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Is Wireless Internet Marketing Still a Fantasy?

by Geoff Livingston  |  
December 18, 2007
  |  7,776 views

There's a new air of excitement behind the mobile Web. Initiatives like Verizon's recent announcement to open their network, Google's Open Handset initiative (dubbed Android by Web 2.0 pundits), new wireless auctions, and the iPhone have energized Internet users.

In turn, companies want marketers to develop possible marketing solutions for the new wireless environment.

Discerning the future of marketing tools for social-media usage in this kind of environment can be extremely frustrating for the best technology minds, much less for marketing executives and non-industry-specific CXOs and entrepreneurs.

In the past, the new media form has always offered promise but it has never truly matured to become the powerhouse industry evangelists have hoped for. Even today, according to the Cellular Telecommunications Industry Association, data accounts for only 15.5% of all wireless service revenues.1

So for the intelligent marketer the question must be, "Is mobile the right medium to reach my constituencies?" To make that decision, marketers have to be aware of three critical trends that focus on mobile data usage:

  1. The end-user of mobile data tends to be younger. According to the Pew Internet Project, approximately one-third of all adult American internet users (34 percent) have logged onto the internet by wireless means using a laptop, PDA, or cell phone. These users are younger than traditional Internet users: 37 percent of 18-34 year-olds, while only 18 percent of the 35-49 group use wireless.2
  2. A wide variety of factors—low bandwidth, hundreds of different devices, small screens, different viewing environments and standards—have prevented widespread adoption. They have forced many mobile applications to reduce visuals and rely on simple text applications.3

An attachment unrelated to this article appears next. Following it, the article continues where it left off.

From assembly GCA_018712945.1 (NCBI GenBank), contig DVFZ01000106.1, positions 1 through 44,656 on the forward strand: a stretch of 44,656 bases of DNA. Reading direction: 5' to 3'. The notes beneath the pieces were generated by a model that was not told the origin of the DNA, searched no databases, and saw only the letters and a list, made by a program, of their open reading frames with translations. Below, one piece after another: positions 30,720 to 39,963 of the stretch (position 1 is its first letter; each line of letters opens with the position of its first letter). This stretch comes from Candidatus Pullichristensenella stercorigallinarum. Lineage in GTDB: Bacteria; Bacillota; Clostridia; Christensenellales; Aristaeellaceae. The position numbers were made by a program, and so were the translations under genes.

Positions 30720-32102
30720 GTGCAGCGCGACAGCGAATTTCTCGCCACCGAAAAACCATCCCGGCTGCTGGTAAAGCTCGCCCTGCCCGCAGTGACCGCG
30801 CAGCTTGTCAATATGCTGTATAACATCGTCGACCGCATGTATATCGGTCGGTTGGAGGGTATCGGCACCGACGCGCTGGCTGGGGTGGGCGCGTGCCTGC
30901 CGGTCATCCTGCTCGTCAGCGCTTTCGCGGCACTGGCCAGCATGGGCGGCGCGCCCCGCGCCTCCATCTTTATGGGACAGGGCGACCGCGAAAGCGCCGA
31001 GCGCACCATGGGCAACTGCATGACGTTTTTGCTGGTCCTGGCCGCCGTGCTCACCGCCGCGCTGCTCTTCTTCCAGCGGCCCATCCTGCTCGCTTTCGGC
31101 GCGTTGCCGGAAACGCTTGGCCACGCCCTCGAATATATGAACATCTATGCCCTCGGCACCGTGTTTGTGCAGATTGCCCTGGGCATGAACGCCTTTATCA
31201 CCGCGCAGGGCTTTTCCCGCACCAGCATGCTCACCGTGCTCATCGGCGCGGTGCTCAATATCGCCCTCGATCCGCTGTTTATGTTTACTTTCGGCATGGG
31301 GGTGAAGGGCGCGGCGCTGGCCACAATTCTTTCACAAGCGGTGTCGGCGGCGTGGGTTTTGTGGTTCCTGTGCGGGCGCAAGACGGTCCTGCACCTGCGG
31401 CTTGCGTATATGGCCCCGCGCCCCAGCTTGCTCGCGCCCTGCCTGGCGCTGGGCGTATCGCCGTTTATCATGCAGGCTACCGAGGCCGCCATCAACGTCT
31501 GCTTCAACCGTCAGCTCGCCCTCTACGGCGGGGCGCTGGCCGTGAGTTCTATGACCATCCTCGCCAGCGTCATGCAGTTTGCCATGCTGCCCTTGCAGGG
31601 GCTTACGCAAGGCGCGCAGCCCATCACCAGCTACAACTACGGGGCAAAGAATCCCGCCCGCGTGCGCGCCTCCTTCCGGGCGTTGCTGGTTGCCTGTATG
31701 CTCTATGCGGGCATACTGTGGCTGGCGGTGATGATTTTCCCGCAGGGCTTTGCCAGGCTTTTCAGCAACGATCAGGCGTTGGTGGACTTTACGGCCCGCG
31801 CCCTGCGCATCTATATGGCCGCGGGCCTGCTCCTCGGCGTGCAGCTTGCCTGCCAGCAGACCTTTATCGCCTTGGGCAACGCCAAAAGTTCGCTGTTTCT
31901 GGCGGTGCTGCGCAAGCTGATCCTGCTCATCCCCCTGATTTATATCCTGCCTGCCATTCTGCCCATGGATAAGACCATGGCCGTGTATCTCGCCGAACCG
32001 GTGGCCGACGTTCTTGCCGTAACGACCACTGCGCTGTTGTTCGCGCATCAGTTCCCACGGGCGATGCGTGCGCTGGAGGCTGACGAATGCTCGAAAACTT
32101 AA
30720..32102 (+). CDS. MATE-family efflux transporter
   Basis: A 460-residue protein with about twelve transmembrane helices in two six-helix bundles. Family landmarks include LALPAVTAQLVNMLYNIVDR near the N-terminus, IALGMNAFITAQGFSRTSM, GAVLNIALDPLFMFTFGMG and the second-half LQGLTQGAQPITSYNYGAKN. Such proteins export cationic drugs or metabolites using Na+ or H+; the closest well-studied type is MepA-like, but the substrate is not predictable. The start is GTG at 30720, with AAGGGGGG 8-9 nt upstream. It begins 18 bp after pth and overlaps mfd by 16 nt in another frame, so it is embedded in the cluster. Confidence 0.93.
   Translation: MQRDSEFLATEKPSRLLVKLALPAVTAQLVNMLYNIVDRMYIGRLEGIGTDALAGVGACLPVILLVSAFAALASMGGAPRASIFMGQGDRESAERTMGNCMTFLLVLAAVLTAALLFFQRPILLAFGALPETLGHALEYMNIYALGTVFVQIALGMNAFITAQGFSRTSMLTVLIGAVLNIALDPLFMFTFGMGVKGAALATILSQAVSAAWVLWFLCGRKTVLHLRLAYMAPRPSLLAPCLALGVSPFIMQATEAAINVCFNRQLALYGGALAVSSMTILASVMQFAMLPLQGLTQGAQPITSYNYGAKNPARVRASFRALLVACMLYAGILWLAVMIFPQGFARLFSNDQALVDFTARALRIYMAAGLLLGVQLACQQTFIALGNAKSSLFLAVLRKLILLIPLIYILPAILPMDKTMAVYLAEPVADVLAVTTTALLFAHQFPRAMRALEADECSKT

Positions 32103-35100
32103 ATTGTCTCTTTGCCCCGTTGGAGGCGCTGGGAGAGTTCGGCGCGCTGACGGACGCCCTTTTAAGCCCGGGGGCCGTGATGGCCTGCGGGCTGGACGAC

3. While wireless data is still in its childhood, wireless mobile social media is in its infancy. That means social applications like mobile Facebook, Jaiku, and Twitter are still very early, and unproven from a marketing standpoint.4


In the short term, marketers need to make sure that their constituency is mobile friendly (less than 34 years old), and that they can convey value across diverse devices on various mobile networks. If the recipe is right, then its' time to get cooking.

Case in Point

Quicksilver opted to use Access 360 Media to create a mobile application for the annual Big Wave surfing competition on the north shore of Hawaii. Big Wave attracts surfers from all over the world, and Quicksilver wanted to engage customers and members of the surfing community in their stores and get them to recognize that the Quicksilver brand was really a leader in the Big Wave event.


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Geoff Livingston is an author and marketing strategist, and serves as vice-president of strategic partnerships at Razoo, a fundraising site for nonprofits. He is author of Marketing in the Round and the social media primer Welcome to the Fifth Estate.

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